Resident bacteria in the GI tract are largely responsible for the production of these enzymes, with beta-glucuronidase recognised as particularly significant, being present throughout the GI tract, due to the fact that glucuronides are the largest class of xenobiotic conjugates excreted in the bile.[6] This process is attributed to enzyme activity produced significantly by Clostridium perfringens as well as Escherichia coli and Klebsiella sp.,[7] suggesting that dysbiosis may contribute to increased metabolite deconjugation and enterohepatic recirculation. Elevated beta-glucuronidase activity is associated with an increased risk for various cancers, particularly hormone-dependent cancers such as breast, prostate, and colon cancers.[8]

The implications of this further support the notion that diet and probiotic supplementation may assist with normal detoxification processes. In addition, calcium d-glucurate, a nutrient found in grapefruit, apples, oranges, broccoli, and brussels sprouts is known to be a beta-glucuronidase inhibitor via its metabolite D-glucaro-1,4-lactone. Oral supplementation of calcium-D-glucarate has also been shown to inhibit beta-glucuronidase activity [9] resulting in the proper elimination of conjugated toxins.

According to Dr Chris Shade, an environmental and analytical chemist who specialises in the human detoxification system, the most significant cause of Phase III dysfunction is inflammation, especially in the gut. When Phase III is blocked a negative feedback loop results in the down regulation of Phase II enzymes. Intermediate metabolites produced in Phase I are then at risk of building up resulting in increased oxidative damage which further impairs detoxification capacity.[10]

The clinical goal here should include supporting the GI tract by reducing inflammation, binding toxins in the gut and promoting efficient elimination. Therapeutic considerations may include high-bioavailability curcumin, chlorella and water soluble fibre. Consider also supplementing with nutrients required for normal Phase II function and antioxidant support which specifically includes glutathione and R-alpha-lipoic acid. These nutrients have poor bioavailability and would therefore have limited therapeutic value unless provided in a more advanced delivery system. Liposomal technology allows these nutrients to be delivered in nano-sized vesicles for enhanced absorption through the mucosa of the mouth.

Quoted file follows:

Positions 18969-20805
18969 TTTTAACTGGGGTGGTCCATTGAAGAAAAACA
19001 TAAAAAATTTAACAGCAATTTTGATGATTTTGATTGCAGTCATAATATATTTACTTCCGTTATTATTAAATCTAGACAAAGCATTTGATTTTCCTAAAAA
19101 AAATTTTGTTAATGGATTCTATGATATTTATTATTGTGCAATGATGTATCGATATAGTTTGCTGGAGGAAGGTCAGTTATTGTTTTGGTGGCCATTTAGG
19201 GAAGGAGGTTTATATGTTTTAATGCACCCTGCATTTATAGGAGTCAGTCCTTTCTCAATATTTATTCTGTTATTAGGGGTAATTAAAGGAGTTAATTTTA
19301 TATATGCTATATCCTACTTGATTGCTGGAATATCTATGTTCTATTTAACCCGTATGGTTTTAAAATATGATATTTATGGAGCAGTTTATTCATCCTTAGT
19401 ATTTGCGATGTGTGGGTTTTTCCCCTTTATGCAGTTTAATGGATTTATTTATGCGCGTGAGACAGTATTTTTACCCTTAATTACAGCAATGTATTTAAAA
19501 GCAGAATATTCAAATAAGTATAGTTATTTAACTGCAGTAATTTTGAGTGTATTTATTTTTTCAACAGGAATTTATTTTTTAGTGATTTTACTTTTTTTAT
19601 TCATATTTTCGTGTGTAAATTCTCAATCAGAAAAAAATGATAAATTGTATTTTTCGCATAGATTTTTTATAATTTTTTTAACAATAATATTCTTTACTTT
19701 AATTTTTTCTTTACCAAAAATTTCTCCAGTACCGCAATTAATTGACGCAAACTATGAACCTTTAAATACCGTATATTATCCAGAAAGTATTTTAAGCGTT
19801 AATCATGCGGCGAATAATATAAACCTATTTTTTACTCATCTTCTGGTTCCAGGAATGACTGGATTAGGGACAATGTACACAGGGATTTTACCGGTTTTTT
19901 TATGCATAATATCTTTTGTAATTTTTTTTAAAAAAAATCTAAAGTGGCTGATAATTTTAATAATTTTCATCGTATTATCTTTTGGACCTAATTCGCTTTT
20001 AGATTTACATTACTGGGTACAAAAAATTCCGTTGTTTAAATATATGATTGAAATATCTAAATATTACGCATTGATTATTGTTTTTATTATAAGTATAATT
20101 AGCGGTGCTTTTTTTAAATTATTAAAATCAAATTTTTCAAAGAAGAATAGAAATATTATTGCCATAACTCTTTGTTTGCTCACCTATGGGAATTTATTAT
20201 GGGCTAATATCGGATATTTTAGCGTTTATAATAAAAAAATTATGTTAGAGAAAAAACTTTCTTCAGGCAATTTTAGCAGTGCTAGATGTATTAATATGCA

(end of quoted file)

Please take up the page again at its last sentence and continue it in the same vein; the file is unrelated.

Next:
The human detoxification system is a delicate and complex process involving three distinct phases. However, it is only very recently that we have elucidated the function and significance of Phase III. We now understand that any successful therapeutic management of detoxification requires us to restore, manage and augment this phase, which can then have profound implications for health and resilience.


  1. Liska DJ. The detoxification enzyme systems. Alt Med Rev 1998;3(3):187-198. [PDF]
  2. Ueda K, Clark DP, Chen CJ,et al. (The human multidrug resistance (mdr1) gene. cDNA cloning and transcription initiation. J Biol Chem 1987;262(2):505-508. [Full Text
  3. Chin KV, Pastan I, Gottesman MM. Function and regulation of the multidrug resistance gene. Adv Cancer Res 1993;60:157-180. [Abstract]
  4. Wacher VJ, Wu CY, Benet LZ. Overlapping substrate specificities and tissue distribution of cytochrome P450 3A and P-glycoprotein: Implications for drug delivery and activity in cancer chemotherapy. Mol Carcinog 1995;13:129-134. [Full Text]
  5. Carey WD. Current Clinical Medicine, 2nd Ed. Philidelphia: Elsevier, 2010.
  6. Rowland IR (Ed). Role of the gut flora in toxicity and cancer. London: Academic Press, 1988.
  7. Leung JW, Liu YL, Leung PS, et al. Expression of bacterial beta-glucuronidase in human bile: an in vitro study. Gastrointest Endosc 2001;54(3):346-350. [Abstract]
  8. Walaszek Z, Szemraj J, Narog M, et al. Metabolism, uptake, and excretion of a D-glucaric acid salt and its potential use in cancer prevention. Cancer Detect Prev 1997;21:178-190. [Abstract
  9. Calcium-D-glucarate Monograph. Altern Med Rev 2002;7(4):336-339.[Full Text]
  10. Shade C. Mercury and the human detoxification system. Quicksilver Scientific, LLC Lafayette. (11-Sept-2010)  [Full Text]